14 Apr 2014

How to conduct user testing

By Vicky

A guest blog by Alice Tyler  from Open Utility.

So you’ve got this idea and you’re positive that people want it and will use it. But how can you know for sure? That’s where user testing comes in. Knowing that you’re building the right product or service for the right market is critical to a successful start up. This is known as Product Market Fit.

Open Utility is a BGV incubated start up that has spent the last year designing and testing their ideas. We’re now very close to reaching product market fit, and the way we got here was through copious amounts of user testing. Without this process we would likely have spent time building a product that people didn’t understand and weren’t interested in using. Keep reading if you want know how to conduct user testing, it’s something that we feel is a critical tool in any start-ups skill set.

What is user testing?

Simply put, it’s asking the potential end user of your product or service what they think. The way I see it, there’s two kinds of test:

  • Testing the idea – will people use it? (this is very hard to test)
  • Testing the execution – can people use it? (this is much easier)

Here are my top 5 points on how to do user testing:

 1) Test from day one: 

Get into the practise of testing early, it will reduce waste because you’ll learn what works for your users before you build it, ensuring you don’t build pointless functionality. The basics of user testing are easy and cheap:

  • Invite people who would be your intended users to the office or for a Skype / phone chat.
  • Plan to use no more than 1 hour of their time and check they are happy to be recorded.
  • Have a script prepared that takes the user through the flow you want to test.
  • As they complete the tasks you ask of them, get them to say out loud what they are thinking or looking for.
  • Make your own observations on their actions i.e. did they find that important button?
  • Thank them for their time and tell them it’s been really useful (even if it wasn’t)

 2) Test with ugly things

You might be nervous about showing users your unfinished design work but don’t be – firstly it’s important to test things before you build them, as well as after. The problem with pretty things is that people get easily distracted by colour. They will spend hours telling you how they didn’t like the blue you used instead of the important stuff like whether they found it useful. ‘Ugly’ means: hand drawn sketches on a paper (called a paper prototype), or digitally drawn wireframes with minimal visual styling. Once you think you’re there, you can then test with either full mocked up visuals or just straight into the digital product.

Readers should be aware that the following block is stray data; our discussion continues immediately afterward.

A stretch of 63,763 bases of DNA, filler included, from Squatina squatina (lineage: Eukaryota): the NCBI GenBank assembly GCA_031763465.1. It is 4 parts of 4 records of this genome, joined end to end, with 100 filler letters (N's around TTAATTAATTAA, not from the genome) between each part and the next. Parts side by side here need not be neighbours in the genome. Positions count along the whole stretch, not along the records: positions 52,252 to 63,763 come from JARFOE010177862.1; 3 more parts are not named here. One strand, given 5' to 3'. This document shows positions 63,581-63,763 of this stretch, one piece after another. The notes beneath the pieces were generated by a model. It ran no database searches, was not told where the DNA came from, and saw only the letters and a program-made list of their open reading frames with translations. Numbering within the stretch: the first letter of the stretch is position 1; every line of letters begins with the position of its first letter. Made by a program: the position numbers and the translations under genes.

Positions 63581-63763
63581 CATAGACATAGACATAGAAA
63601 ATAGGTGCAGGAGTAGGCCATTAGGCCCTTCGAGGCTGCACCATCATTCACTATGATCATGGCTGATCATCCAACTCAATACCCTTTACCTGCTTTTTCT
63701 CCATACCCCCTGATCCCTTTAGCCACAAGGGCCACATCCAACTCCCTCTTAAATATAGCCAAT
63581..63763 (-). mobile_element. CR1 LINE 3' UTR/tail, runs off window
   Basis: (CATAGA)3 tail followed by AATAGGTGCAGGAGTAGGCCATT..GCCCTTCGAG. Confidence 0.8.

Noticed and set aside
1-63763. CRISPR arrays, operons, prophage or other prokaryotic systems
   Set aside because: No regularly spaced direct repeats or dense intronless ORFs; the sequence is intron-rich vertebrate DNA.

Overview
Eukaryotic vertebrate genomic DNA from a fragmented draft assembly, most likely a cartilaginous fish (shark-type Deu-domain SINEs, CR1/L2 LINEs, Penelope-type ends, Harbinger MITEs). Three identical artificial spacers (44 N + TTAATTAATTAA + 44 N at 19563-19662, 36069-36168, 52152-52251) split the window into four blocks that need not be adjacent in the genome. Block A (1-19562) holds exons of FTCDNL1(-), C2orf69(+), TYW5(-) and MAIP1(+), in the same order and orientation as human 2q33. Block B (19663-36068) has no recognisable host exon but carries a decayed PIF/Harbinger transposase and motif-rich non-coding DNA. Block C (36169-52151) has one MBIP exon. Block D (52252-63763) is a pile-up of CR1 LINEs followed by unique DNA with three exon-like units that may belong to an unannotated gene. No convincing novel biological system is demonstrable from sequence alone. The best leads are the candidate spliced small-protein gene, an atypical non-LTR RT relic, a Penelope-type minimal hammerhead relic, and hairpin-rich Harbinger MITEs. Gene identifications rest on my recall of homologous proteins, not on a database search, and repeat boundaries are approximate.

3) Test regularly

So we aim to test every other week at Open Utility. It takes time, roughly a full day per test when you add in the admin time to collect the users, write the test, complete the test and analyse and record the results. This upfront cost is certainly worth it as it will save you time in the long run. Make sure that each test checks that any work done is still on the right lines taking into account previous feedback and also any new functionality you’re intending on building.

Another thing to add here is that not every test will be useful, but this is normal. I’d say 1 in 5 tests are duds, and by this I mean you didn’t learn anything from that person.

 4) Have the whole team involved in testing

By this I mean it’s not just the designers who should be interested and active in testing. It should be the CEO, the CTO, the sales, marketing, community management – basically everyone should be involved. The way we handle this at Open Utility is that i’m in a separate space with the user we’re testing with, completing the test according to the script. With the users’ permission the rest of the team listen in via a Google hangout, with them all on mute. This means the team and can use the chat functionality to ask me additional questions that they think of during the test and support me with answers to questions I didn’t know the answer to! This has worked well for the many remote tests we’ve used this system with so far. For face to face tests, another member of the team will join us and remain as an observer until certain breakpoints where any additional questions can be asked.

 5) Ignore 50% of what they say

It takes practise to know which bits of what users say to ignore and which bits to use. As a general rule of thumb, ignore most of what they say and concentrate on what they do. Do they stumble in a certain place on the flow? Did they see the key piece of information? These are things you’ll see, but they are unlikely to tell you which is why observational notes from their screen actions are so important. Once you’ve gathered 3 tests together, if there is an obvious correlation between something they all said, then you can assume that this pattern means it’s a useful piece of information.

If you’re thinking of running some user tests for the first time, I highly recommend the book ‘Rocket Surgery Made Easy’ by Steve Krug . It explains exactly how to run a user test from start to finish (here’s a demo) … Good luck!